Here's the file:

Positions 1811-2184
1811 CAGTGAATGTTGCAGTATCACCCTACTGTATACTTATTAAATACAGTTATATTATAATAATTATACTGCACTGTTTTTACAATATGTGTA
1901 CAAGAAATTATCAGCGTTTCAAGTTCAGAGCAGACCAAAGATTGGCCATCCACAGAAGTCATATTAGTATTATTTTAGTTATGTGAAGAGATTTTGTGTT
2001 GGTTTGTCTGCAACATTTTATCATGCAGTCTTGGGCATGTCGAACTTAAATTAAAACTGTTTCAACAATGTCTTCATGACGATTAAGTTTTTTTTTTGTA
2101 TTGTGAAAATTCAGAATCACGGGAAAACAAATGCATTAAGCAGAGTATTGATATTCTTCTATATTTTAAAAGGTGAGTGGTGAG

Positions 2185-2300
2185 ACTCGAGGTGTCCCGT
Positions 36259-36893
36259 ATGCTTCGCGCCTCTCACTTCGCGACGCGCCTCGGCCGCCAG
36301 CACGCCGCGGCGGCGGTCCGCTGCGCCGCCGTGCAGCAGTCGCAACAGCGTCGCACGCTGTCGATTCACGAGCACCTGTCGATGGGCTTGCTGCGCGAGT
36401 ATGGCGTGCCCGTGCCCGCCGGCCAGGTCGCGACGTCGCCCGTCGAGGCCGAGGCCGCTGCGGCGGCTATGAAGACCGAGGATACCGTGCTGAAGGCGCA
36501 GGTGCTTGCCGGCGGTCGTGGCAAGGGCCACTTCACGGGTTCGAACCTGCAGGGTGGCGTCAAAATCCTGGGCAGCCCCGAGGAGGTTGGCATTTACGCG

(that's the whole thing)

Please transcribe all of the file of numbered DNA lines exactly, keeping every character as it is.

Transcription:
Positions 1811-2184
1811 CAGTGAATGTTGCAGTATCACCCTACTGTATACTTATTAAATACAGTTATATTATAATAATTATACTGCACTGTTTTTACAATATGTGTA
1901 CAAGAAATTATCAGCGTTTCAAGTTCAGAGCAGACCAAAGATTGGCCATCCACAGAAGTCATATTAGTATTATTTTAGTTATGTGAAGAGATTTTGTGTT
2001 GGTTTGTCTGCAACATTTTATCATGCAGTCTTGGGCATGTCGAACTTAAATTAAAACTGTTTCAACAATGTCTTCATGACGATTAAGTTTTTTTTTTGTA
2101 TTGTGAAAATTCAGAATCACGGGAAAACAAATGCATTAAGCAGAGTATTGATATTCTTCTATATTTTAAAAGGTGAGTGGTGAG

Positions 2185-2300
2185 ACTCGAGGTGTCCCGT
Positions 36259-36893
36259 ATGCTTCGCGCCTCTCACTTCGCGACGCGCCTCGGCCGCCAG
36301 CACGCCGCGGCGGCGGTCCGCTGCGCCGCCGTGCAGCAGTCGCAACAGCGTCGCACGCTGTCGATTCACGAGCACCTGTCGATGGGCTTGCTGCGCGAGT
36401 ATGGCGTGCCCGTGCCCGCCGGCCAGGTCGCGACGTCGCCCGTCGAGGCCGAGGCCGCTGCGGCGGCTATGAAGACCGAGGATACCGTGCTGAAGGCGCA
36501 GGTGCTTGCCGGCGGTCGTGGCAAGGGCCACTTCACGGGTTCGAACCTGCAGGGTGGCGTCAAAATCCTGGGCAGCCCCGAGGAGGTTGGCATTTACGCG